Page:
What Barack Obama’s Approval Rating Means for the Democratic Nominee in Campaign 2016

President Barack Obama in the Oval Office of the White House in Washington on March 16

By CAROL E. LEE – – – –

The recent rise in President Barack Obama’s approval rating could help the chances of a Democrat winning the White House in November, but there are risks if the party’s nominee clings too closely to his legacy.

For the first time in three years Mr. Obama’s daily approval rating in the Gallup poll rose above 50%. That’s a significant shift from its low of 38% in the fall of 2014 and higher than the 47% average for presidents at this point in their final year in office. In a Wall Street Journal/NBC News poll conducted earlier this month, the president’s approval rating was 49%, up from a low of 40% in fall 2014.

The reason Mr. Obama appears to be faring so well among Americans is unclear, but it could be the confluence of several factors, said Anna Greenberg, a Democratic pollster: the economy, the lack of bruising fights between the White House and Congress and the discord in the GOP.

“It’s probably some combination of those things,” Ms. Greenberg said.

On the surface that would seem to bode well for the Democratic nominee, which the White House expects to be former Secretary of State Hillary Clinton, and it’s better than the alternative, she said. But there are risks, too.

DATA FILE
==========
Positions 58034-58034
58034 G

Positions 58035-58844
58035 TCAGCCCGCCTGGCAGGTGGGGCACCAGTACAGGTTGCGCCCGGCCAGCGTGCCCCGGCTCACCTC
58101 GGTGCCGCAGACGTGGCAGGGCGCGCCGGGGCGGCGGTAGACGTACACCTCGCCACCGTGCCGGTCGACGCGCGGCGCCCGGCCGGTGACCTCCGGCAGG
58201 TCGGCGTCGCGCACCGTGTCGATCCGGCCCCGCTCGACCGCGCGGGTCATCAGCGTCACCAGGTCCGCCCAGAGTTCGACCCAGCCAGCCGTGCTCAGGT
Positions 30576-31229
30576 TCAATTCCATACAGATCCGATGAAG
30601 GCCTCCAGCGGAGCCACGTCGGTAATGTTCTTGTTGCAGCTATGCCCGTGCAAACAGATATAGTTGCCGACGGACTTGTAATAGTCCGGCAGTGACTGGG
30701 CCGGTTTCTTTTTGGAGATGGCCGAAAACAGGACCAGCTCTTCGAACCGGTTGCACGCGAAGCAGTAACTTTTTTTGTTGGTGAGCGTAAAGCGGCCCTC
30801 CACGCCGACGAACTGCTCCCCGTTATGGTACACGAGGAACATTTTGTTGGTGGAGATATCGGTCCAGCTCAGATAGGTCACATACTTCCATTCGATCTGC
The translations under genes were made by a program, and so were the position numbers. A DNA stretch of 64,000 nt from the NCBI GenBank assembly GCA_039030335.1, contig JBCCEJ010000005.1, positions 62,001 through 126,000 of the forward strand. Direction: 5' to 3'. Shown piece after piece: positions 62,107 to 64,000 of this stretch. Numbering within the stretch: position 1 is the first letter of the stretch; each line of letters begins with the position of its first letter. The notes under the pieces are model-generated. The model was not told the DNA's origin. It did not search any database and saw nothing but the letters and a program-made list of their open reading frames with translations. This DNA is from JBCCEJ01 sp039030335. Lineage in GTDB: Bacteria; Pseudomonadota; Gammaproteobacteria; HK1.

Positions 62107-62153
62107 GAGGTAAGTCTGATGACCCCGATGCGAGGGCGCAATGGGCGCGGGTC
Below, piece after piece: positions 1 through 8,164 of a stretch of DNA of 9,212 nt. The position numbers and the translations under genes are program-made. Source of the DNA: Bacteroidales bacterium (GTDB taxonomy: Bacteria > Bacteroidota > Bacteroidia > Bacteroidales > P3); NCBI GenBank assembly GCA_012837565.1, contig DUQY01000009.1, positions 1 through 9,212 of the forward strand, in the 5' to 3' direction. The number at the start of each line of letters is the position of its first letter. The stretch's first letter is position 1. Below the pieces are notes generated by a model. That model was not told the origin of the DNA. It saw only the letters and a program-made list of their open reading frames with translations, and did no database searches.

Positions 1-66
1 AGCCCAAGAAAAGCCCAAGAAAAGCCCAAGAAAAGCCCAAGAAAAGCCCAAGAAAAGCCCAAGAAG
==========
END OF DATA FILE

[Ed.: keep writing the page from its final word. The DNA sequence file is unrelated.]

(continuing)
“The danger for her is if she were to decide that she’s running on Obama’s third term and his strong economy is it looks past how people feel day-to-day about their own personal financial situation,” Ms. Greenberg said.

White House press secretary Josh Earnest seized on the idea that Mr. Obama is benefitting from a fractured Republican Party.

“It certainly is possible that in comparison to some of the Republican candidates, that President Obama starts to look pretty good,” Mr. Earnest quipped Thursday when asked about the Gallup poll. “I might be biased in making that judgment, but it’s possible that that individual poll might be some evidence of that.”

He also made the case that Mr. Obama has pushed an agenda that’s seen some success, such as a nuclear agreement with Iran and an international climate agreement.

The dynamic between the sitting president and his party’s nominee is set to be dramatically different than the last time there was an open election for the presidency in both parties, should Mr. Obama’s current approval rating remain. In March 2008, President George W. Bush’s Gallup approval rating was 32%, making him a rarity on the campaign trail.

Yet Mr. Obama’s approval rating is lower than President Bill Clinton’s was at this time in 2000, when no incumbent was seeking the White House. Mr. Clinton’s approval rating was 60%, according to Gallup. But that didn’t help the Democratic nominee, Al Gore, win the White House. Mr. Gore also decided to keep a distance from Mr. Clinton on the campaign trail.

In contrast, Mr. Obama is expected to campaign heavily for the Democratic nominee. The president last week described his role as party unifier after a tougher-than-expected primary fight between Mrs. Clinton and Vermont Sen. Bernie Sanders.

“I think it’s useful that we’ve had a vigorous debate among two good people who care deeply about our country and who have fought hard on behalf of working people in this country for a long time,” Mr. Obama said at a news conference last week. “And my most important role will be to make sure that after primaries [are] done I’m bringing everybody together so that we focus on winning the general election.”

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